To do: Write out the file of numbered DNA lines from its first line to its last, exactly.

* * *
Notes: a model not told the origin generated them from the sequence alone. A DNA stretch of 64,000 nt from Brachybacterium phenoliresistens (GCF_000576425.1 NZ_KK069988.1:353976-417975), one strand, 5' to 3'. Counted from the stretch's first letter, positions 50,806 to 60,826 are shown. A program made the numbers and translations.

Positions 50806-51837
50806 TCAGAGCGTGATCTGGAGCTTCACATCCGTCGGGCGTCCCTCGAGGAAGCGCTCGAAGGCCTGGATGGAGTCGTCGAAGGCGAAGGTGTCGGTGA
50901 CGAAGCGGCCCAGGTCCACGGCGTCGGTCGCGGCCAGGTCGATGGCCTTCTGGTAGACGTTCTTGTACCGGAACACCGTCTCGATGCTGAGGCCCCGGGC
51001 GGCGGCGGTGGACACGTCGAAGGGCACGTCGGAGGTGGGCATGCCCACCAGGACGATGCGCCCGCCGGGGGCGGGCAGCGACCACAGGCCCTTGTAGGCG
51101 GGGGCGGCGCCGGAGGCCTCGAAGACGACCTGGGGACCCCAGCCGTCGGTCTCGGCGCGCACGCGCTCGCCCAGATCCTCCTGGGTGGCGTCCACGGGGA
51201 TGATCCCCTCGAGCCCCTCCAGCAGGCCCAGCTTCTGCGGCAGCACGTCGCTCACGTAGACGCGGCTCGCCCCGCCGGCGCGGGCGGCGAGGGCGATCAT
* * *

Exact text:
Notes: a model not told the origin generated them from the sequence alone. A DNA stretch of 64,000 nt from Brachybacterium phenoliresistens (GCF_000576425.1 NZ_KK069988.1:353976-417975), one strand, 5' to 3'. Counted from the stretch's first letter, positions 50,806 to 60,826 are shown. A program made the numbers and translations.

Positions 50806-51837
50806 TCAGAGCGTGATCTGGAGCTTCACATCCGTCGGGCGTCCCTCGAGGAAGCGCTCGAAGGCCTGGATGGAGTCGTCGAAGGCGAAGGTGTCGGTGA
50901 CGAAGCGGCCCAGGTCCACGGCGTCGGTCGCGGCCAGGTCGATGGCCTTCTGGTAGACGTTCTTGTACCGGAACACCGTCTCGATGCTGAGGCCCCGGGC
51001 GGCGGCGGTGGACACGTCGAAGGGCACGTCGGAGGTGGGCATGCCCACCAGGACGATGCGCCCGCCGGGGGCGGGCAGCGACCACAGGCCCTTGTAGGCG
51101 GGGGCGGCGCCGGAGGCCTCGAAGACGACCTGGGGACCCCAGCCGTCGGTCTCGGCGCGCACGCGCTCGCCCAGATCCTCCTGGGTGGCGTCCACGGGGA
51201 TGATCCCCTCGAGCCCCTCCAGCAGGCCCAGCTTCTGCGGCAGCACGTCGCTCACGTAGACGCGGCTCGCCCCGCCGGCGCGGGCGGCGAGGGCGATCAT